Additional spending on the necessary repairs and improvements to our national infrastructure will certainly incur additional debt. However, it is an investment in our country and an investment in our future. It is tangible, and all Americans would benefit from it each and every day.

These investments are long overdue, and if they are not made immediately our economic problems are guaranteed to worsen.

Yet, these investments won't be made because maintaining tax cuts and slashing spending are politically in vogue at the moment.

However, repairing, rebuilding and modernizing our national infrastructure would also create jobs, increase demand, and circulate money back into the US economy and tax base.

Whatever the cost, the price of not investing is even higher.

If we're not motivated or inspired by the long term economic impact of failing to make the necessary investments needed to correct these shortcomings, and prepare for the century we're already living in, then maybe the human cost will spur us.

When it comes to infrastructure, real, actual human lives are on the line. Just ask the citizens of Minneapolis and New Orleans.

Here's a look at the American Society of Civil Engineer's 2009 report card on America's infrastructure; it's simply awful.

Roads; D-
One-third of the nation's major roads are in poor or mediocre condition.

Drinking water: D-
Leaking pipes waste 7 billion gallons of clean drinking water every day, and many aging facilities are near the end of their useful life.

Waste Water: D-
Billions of gallons of untreated waste water are discharged into the nation's waterways each year.

Levees: D-
More than 85% are locally owned and the reliability of many is unknown, though increased development near levees has increased the number of lives at risk.

Inland waterways: D-
Of the 275 locks in use, 30 were built in the 1800s, another 92 are more than 60 years old.

Aviation: D

Dams: D

Hazardous waste: D

Schools: D

Mass Transit: D

Energy infrastructure: D+
This was the only sector to show improvements since the last ASCE report card in 2005.

Solid waste: C+
The highest grade on the list, due to recycling efforts.

What all of this clearly indicates is that our nation has fallen behind in the world and continues to decline.

The lack of infrastructure maintenance and modernization was seen most recently in San Bruno, CA, where an entire neighborhood was wiped out after a half-century-old gas line ruptured and exploded. The blast destroyed 38 homes and killed seven people.

State and local governments around the US are expected to spend roughly $150 billion a year on infrastructure during the coming decade. Meanwhile, Congress has yet to approve nearly $500 billion in proposed infrastructure spending over the next six years. That amounts to just over $83 billion per year, a paltry sum by modern US standards.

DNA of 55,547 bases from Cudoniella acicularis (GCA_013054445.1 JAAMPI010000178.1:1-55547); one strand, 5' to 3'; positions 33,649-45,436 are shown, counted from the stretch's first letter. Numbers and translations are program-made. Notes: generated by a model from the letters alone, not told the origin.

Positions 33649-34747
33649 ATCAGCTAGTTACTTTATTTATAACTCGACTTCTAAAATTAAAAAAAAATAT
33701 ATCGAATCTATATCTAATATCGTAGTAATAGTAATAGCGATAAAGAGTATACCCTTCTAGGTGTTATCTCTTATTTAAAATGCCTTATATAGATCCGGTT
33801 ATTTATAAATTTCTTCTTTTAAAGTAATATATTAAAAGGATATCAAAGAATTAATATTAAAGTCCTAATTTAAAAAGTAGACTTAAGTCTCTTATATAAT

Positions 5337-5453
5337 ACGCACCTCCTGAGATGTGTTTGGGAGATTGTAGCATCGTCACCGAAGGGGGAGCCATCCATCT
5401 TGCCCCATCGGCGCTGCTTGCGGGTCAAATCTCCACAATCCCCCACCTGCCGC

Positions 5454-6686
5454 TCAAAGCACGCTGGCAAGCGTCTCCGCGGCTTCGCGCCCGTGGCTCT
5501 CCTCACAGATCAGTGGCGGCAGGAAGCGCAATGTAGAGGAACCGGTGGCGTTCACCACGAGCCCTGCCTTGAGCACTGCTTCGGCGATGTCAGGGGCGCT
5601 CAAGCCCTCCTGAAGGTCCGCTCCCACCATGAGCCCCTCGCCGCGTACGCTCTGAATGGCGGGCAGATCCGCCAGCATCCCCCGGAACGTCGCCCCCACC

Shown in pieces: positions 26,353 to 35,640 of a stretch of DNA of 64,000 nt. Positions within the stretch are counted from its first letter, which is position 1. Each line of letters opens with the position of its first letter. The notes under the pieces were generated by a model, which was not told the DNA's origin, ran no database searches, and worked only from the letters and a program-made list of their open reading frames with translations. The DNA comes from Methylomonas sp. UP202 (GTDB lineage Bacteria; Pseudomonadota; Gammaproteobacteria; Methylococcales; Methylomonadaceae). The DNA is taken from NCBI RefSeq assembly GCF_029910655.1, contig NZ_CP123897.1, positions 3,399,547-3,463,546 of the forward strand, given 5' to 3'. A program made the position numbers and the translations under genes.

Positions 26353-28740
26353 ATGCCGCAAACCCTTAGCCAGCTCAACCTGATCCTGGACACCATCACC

Even the Chinese suggested this amount should be doubled in preference to quantitative easing since it would provide more jobs.

While the US is underfunding its crumbling infrastructure, other nations are not.

According to The Journal of Commerce, infrastructure spending in Asia (not including Japan) could total roughly $1.4 trillion in the next two years, with China committing $585 billion or more. India is also projected to spend more than $500 billion by 2015.

That kind of government investment will only spur even greater private investment, as those nations are continually seen as the rising economic giants of the 21st Century.

The 20th Century was called the 'American Century'. Absent adequate, effective and dedicated infrastructure spending that keeps up with the times, the same will not be said of the US in the 21st Century.

Wednesday, November 10, 2010

The American Decline: Health & Healthcare

By Sean M. Kennedy

The following is Part II in a three-part series documenting 'The American Decline'. You can read Part I here and Part III here.

As Teddy Roosevelt so famously noted, "No country can be strong if its people are sick and poor."

Americans are indeed a sick and unhealthy bunch. Poor? Well, that's another story for another time.

At present, one-third of American adults are obese. And another third are overweight. Yet, researchers at Harvard University are predicting that the worst is yet to come. If current trends continue, they say, the obesity rate in the US could reach at least 42 percent by mid-century.

As it stands, obesity has already reached epidemic proportions in the US, and it is taking a staggering toll on the nation's health and its healthcare system. It is also driving a variety of other diseases.

According to the American Diabetes Association (ADA), nearly 24 million American children and adults now have diabetes, and another 57 million Americans are at high risk of developing the disease. Doctors across the nation call the scourge a modern American epidemic.

Diabetes is a particularly nasty disease. Two out of every three people with diabetes will die from heart disease or stroke, both largely preventable diseases. And 90 percent of diabetes cases are Type II, which is also largely preventable with lifestyle changes.

Since 1987, the death rate from diabetes has increased by 45%. And the total annual diabetes-related costs may exceed $218 billion, according to the ADA.

Americans are afflicting themselves with a variety of preventable lifestyle diseases, and the average American's life span is shorter than it ought to be. However, according to a new report, a lack of access to proper healthcare seems to be the reason.

Researchers at Columbia University report that the US is now 49th in life expectancy, putting it lower than a dozen other developed nations.

While some might assume that things like smoking, obesity, traffic accidents and a high murder rate are the reason, they are not to blame. Instead, the Columbia researchers say the culprit seems to be poor healthcare.